Airbus performed a new test of a Remote Carrier flight demonstrator – the loyal wingman drone for the upcoming Future Combat Air System (FCAS), a joint European sixth-generation fighter jet.
The demonstrator has been launched from the cargo hold of an Airbus A400M Atlas transport aircraft, demonstrating the ability that is expected to be routine for future loyal wingmen. The unmanned aircraft then started its own engines and landed with the input of a ground controller
“FCAS as a system of systems is starting to take shape now,” Airbus Defence and Space CEO Michael Schoellhorn commented in the company’s press release.
Dropping drones from the Atlas
This is not the first time Airbus performed the aerial launch of a drone from the A400M. The first test of such a capability was performed in February 2022.
That first test was intended to demonstrate the A400M’s ability to carry drones. A special demonstrator, based on the Airbus Do-DT25 drone, was launched before deploying its parachute for landing.
The latest test was a lot more complex, Airbus explains, with the use of a new launch mechanism built by the manufacturer during the last half-a-year.
After the launch, the drone started its own engines with control transferred to the ground crew. The drone flew under its own power, imitating regular mission parameters, before landing.
Such missions will be able to make use of Airbus’ new compact airborne networking data link (CANDL) to share data between aircraft. The CANDL was used during the summer of 2022 in a complex multi-domain flight demonstration to team up remote carriers with fighter jets and helicopters in a scenario that imitated a real-life mission.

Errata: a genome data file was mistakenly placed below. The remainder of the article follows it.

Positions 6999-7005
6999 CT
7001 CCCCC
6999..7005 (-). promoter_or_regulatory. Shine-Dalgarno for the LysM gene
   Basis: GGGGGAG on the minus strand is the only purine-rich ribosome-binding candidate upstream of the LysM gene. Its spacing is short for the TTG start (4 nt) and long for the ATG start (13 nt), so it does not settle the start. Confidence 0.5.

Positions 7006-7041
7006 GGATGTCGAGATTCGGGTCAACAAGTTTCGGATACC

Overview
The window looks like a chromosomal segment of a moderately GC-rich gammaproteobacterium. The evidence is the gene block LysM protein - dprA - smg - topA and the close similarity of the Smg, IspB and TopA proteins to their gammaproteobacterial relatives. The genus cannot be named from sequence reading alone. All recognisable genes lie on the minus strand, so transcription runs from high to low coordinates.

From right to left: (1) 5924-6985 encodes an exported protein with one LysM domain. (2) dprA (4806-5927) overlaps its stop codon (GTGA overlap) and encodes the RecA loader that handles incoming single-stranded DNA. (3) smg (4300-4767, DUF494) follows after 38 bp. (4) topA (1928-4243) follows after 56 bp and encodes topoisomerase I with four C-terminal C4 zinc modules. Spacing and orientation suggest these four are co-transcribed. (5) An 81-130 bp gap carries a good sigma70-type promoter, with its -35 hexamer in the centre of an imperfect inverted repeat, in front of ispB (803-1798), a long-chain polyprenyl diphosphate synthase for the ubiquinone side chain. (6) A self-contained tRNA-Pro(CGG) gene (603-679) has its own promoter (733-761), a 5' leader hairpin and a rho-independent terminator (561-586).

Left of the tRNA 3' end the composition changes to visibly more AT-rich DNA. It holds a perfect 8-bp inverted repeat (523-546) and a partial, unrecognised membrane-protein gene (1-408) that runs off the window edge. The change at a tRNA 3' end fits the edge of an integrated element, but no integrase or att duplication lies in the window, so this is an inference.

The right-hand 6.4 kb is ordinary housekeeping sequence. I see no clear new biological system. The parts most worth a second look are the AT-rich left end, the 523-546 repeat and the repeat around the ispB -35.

The A400M is envisioned as a mothership that could carry an array of drones for such a mission. According to Airbus, up to 50 small or 12 heavy Remote Carriers can be launched from the cargo aircraft to support manned fighters on the battlefield.
Being part of a team with various combat drones – called loyal wingmen – is one of the defining features of all known upcoming sixth generation fighter jets.
In the US several programs are being run to develop loyal wingmen for the next Generation Air Defense (NGAD) program, while the Tempest, created by a UK-led team and recently merged with Japan’s F-X, is going to have its drones as well.
While Remote Carriers have always been portrayed as a part of the FCAS program, Airbus revealed more details just recently about a new kind of a Remote Carrier: a heavy drone that could be armed with various payloads including air-to-air missiles, bombs and electronic warfare equipment.